As The Big Issue celebrates 200 million sales, I couldn’t help but thinking about the stigma surrounding the people that sell it. It’s overbearing and may stop people from buying it. There may be interest there to buy it, but some may be stopped in their tracks. The only analogy I can think of is when people walk into the adult section of Ann Summers – there’s a nervousness in your belly and that stops some people. It’s nowhere near enough the level of stigma of course, but there is some stigma attached to the situation I mentioned above.
I love The Big Issue – I may be biased, but it’s an amazing piece of magazine journalism from front to back. There’s also an online website filled with amazing journalism too. The magazine and website has featured interviews with Richard Gere, Benedict Cumberbatch and many other celebrities as well as MPs and more – and that’s not the only reason to enjoy it!
You may also have seen the story about Big Issue vendor Jack Richardson marrying Toni Osborne – if you haven’t you can read about it here. People who are homeless are human – just like everyone else. They have feelings, thoughts and ideas. It’s not a “us” versus “them”. It’s a we, it must be a “we” or at least it should be.
But despite this, there seems to be a stigma surrounding the Big Issue and the people who sell it – and it’s unfair.
Some people walk by ignoring vendors with their eyes down, pretending not to notice. Some people shake their heads and acknowledge the vendor and some people politely decline or strike up a conversation with their local vendor.
But what’s the big issue with The Big Issue?
Firstly, I want to break down what the Big Issue is.
It was founded by John Bird and was launched in 1991.
The Big Issue website says: “We currently work with around 2000 individuals across the UK offering them the opportunity to earn a legitimate income; to ‘help them to help themselves’.
“It currently circulates around 100,000 copies every week.
Vendors undergo an induction process and sign up to a code of conduct.
“They are allocated a pitch and issued with a number of free copies of the magazine.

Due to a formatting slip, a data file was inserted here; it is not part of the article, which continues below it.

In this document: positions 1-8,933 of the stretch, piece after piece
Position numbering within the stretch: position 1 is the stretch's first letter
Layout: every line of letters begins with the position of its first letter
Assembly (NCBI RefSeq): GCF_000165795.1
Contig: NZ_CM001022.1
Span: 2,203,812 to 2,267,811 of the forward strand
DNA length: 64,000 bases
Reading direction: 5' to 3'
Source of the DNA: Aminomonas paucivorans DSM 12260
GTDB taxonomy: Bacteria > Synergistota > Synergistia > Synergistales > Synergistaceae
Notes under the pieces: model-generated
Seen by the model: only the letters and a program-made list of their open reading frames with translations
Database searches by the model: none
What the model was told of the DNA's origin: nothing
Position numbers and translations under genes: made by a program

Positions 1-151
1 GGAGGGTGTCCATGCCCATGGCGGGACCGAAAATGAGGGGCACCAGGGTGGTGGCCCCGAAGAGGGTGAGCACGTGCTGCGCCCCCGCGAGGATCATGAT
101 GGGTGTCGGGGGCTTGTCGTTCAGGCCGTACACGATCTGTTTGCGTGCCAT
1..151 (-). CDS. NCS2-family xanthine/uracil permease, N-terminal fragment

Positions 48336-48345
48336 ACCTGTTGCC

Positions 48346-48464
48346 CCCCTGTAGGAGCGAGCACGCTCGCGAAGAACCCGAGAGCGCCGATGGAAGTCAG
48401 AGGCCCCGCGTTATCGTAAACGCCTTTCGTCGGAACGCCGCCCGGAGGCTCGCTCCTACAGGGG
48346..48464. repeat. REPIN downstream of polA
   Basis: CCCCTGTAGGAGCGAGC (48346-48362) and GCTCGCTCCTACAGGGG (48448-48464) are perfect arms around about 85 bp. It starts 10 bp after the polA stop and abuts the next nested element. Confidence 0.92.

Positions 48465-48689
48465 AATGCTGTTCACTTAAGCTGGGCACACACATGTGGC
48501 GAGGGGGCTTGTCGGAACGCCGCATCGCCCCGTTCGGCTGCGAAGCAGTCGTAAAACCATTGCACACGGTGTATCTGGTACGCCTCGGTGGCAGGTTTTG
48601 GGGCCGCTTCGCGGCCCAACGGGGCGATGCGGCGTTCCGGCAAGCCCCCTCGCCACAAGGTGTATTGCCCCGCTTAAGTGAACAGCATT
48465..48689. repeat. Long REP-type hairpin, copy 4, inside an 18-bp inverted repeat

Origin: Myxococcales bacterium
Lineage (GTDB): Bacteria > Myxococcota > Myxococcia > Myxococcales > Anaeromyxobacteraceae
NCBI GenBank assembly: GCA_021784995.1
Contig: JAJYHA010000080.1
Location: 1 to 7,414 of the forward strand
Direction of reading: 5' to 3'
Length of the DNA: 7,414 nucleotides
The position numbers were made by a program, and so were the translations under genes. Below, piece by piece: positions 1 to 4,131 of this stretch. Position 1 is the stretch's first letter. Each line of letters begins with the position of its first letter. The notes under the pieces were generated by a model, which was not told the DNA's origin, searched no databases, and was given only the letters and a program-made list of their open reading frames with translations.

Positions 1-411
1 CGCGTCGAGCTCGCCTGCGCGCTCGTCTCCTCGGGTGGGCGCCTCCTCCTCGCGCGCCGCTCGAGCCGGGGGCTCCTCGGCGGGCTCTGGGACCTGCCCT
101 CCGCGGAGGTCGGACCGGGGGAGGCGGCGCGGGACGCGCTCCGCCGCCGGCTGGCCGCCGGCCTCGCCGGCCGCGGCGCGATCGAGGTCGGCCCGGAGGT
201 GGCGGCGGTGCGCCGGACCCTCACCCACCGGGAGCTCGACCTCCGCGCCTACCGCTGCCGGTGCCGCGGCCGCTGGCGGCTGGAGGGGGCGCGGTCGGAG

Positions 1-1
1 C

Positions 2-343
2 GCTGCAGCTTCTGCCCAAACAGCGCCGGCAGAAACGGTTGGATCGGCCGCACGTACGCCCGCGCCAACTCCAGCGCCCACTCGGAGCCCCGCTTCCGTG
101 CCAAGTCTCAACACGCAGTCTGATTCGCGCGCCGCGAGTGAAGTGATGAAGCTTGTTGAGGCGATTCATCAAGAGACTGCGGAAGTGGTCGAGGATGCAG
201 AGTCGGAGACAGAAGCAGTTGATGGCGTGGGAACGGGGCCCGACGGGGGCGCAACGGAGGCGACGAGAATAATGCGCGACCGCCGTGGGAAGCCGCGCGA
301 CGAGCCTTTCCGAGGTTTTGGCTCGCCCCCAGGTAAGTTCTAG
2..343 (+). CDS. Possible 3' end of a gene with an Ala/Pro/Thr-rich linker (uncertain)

“Earning an income is the first step on the journey away from poverty and The Big Issue Foundation, a registered charity, exists to link vendors with vital support and services.”
Big Issue vendors are trying to make money, but it depends on their customers – YOU!
Being a vendor is a job, so the people you see are employed and aren’t begging.
The vendors you see buy the magazine for £1.25 and sell it for £2.50. It’s a micro-business – and a good one at that.
But people don’t see the magazine, they see the person selling it first.
It’s common knowledge that the people who are selling the magazine are homeless or have been unemployed on a long term basis. That’s where the stigma lies, I think. Homelessness has a huge stigma. Some people may think of negative connotations associated with homelessness – drugs, alcohol, dirtiness, begging… I could go on.
My local vendors where I live are impeccable in their dress and personality. I don’t know anything about their story.
They greet people and smile when they are declined and say thank you and wish you a good day. I’ve never had a proper conversation with them and I hope to, as I want to do my photography project on them as they are part of the community in the city I live in.
Anyone who is homeless is part of the community. Big Issue vendors are part of the community – of the UK, of their region and of the city they live in.
To add to that, their Big Issue jacket cannot be missed and that’s a good thing. I can’t miss them, which means I can always direct my smile to them when I’m out and about.
I don’t hold any stigma towards Big Issue vendors – at all and neither should anyone. I can’t stress that vendors are probably homeless through no fault of their own.
Unfortunately, I know people stare when someone stops to talk to a vendor – and that’s where my social anxiety comes in. It’s nerve-wracking, but I will do it.
As you may know, I did an internship at a local charity called Depaul UK North, which is part of the national charity, Depaul UK. I worked on the communications team, but I did come into contact with young people who are homeless and it was heart-breaking to see. It was so difficult to hear their stories and from then, I knew I needed to raise awareness of homelessness and what the Big Issue does.
I must admit that although I’ve never bought the Big Issue, I’m a huge reader of the website – and there’s nothing wrong with that.
There shouldn’t be a big issue with The Big Issue, but there is.
For me there’s no big issue but it seems
the big issue is with The Big Issue is stigma – and we need to lessen it.
So, next time you see a vendor in the street, why not strike up a conversation, get to know them and buy a magazine.
You may be pleasantly surprised!